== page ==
Protesting the Bisri Dam (ejatlas.org)
The Bisri Dam Project in Lebanon is a “Ticking Atomic Bomb”

Despite the benefits that the CDR is promising from the Bisri Dam project, environmental activists are not convinced and for good reason.

Police on site where Daniel Ezzedine, a student of Lebanese decent, was attacked in Canterbury. (Kent Online)
A small UK community mobilized when teen of Lebanese descent was assaulted

“Here, people don’t want others to feel unsafe.”

Lebanese University student protests the government's austerity measures. (Facebook / تكتّل طلاّب الجامعة اللبنانية)
Here’s How (And Why) Sectarian Politics Suppressed the Lebanese University Strike

The LU strike saw independent movements finding a space of resistance & members of sectarian parties putting their needs ahead of party loyalty.

LebMASH's Executive Director Souad Al Challah (left) and "Break The Silence" winner Johnny Zakhour.
Do Lebanon’s Future Doctors Accept the LGBTQ+ Community? LebMASH BTS Winner Explores

Does the LGBTQ+ community in Lebanon trust healthcare providers? Do future doctors accept queer patients?

The work of Marlene Juliane, an illustrator based in Germany, often redefines femininity using nudity and body hair.
The Artists of Instagram on the Real Women of the World

It’s high time that hegemonic “feminine” standards are ousted by the realities of what it means to be a woman. Marlene Juliane’s art does that.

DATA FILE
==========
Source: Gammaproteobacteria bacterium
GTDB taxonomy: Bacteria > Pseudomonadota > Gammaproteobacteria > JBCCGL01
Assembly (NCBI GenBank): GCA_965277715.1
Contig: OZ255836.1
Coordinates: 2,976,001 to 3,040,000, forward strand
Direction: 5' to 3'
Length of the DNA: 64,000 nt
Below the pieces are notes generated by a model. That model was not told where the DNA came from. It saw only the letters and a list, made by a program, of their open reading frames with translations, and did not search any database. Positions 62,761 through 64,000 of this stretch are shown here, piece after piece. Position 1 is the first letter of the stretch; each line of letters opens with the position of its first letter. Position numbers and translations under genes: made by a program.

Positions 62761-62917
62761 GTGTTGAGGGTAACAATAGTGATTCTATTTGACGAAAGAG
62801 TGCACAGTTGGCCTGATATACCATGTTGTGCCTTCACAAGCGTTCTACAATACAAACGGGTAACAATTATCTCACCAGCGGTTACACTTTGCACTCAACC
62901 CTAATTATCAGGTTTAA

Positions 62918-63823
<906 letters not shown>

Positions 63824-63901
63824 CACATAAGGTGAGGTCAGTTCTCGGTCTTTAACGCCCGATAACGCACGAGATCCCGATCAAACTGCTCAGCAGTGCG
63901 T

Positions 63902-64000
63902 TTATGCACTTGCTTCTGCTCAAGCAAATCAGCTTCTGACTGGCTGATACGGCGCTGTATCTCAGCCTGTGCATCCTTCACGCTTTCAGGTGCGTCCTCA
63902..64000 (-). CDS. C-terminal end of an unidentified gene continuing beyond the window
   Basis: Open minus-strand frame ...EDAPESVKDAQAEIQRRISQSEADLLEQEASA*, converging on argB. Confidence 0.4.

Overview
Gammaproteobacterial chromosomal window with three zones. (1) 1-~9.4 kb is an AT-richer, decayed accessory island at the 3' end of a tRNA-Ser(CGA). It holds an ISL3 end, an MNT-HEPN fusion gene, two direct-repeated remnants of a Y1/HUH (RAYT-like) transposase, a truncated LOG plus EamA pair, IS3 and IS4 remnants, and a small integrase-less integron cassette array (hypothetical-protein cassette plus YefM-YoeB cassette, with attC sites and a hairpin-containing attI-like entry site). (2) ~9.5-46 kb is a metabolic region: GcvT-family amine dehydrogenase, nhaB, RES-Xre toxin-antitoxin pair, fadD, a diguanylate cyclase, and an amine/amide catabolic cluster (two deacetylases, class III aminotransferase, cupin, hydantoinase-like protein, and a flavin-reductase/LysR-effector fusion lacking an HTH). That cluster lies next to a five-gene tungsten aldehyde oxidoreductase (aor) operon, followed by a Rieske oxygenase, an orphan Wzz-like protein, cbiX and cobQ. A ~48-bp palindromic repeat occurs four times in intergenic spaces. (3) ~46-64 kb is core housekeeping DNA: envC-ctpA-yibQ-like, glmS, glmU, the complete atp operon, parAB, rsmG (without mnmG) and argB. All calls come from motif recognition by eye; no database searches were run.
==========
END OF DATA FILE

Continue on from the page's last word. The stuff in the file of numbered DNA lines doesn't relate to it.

Jowan Safadi: The Trials and Tribulations of Being An Arab Artist

In Jowan Safadi, radical art meets radical politics. The Palestinian musician makes provocative and accessible political music that’s much lacking in the Arab world.

Lebanese University strike
Students at the Lebanese University haven’t had courses in three weeks

Professors at the Lebanese University are on strike, demanding their rights from the government but putting the futures of students at risk. Students react:

The entrance to Beit Beirut, where the exhibition accompanying the launch of the timeline of the women's movement in Lebanon is on display until Saturday evening. (Laudy Issa)
You can now see the entire history of the women’s movement in Lebanon

For over a hundred years, women have willingly put up with the ridicule, the belittling, and the pushback from the public to advocate for women’s rights in Lebanon. And they had previously been forgotten.

Illustration by Christina Atik showing three women holding megaphones. The first woman, with medium-length black hair and a crop top is saying "All the catastrophes are patriarchal." The second woman, with short hair and a loose white shirt continues "And feminism." The third woman, with a white hijab, adds "Is the solution."
On they march: Hundreds protest for women’s rights in Lebanon

Women in Lebanon are angry, and rightfully so. Nationality, criminal, personal status, and labour laws.

Waste incinerators are not the solution to the Lebanese trash crisis

The lack of a proper waste management framework and monitoring process leaves room for the illegitimate private gain of authorities in charge of costly waste incinerator projects.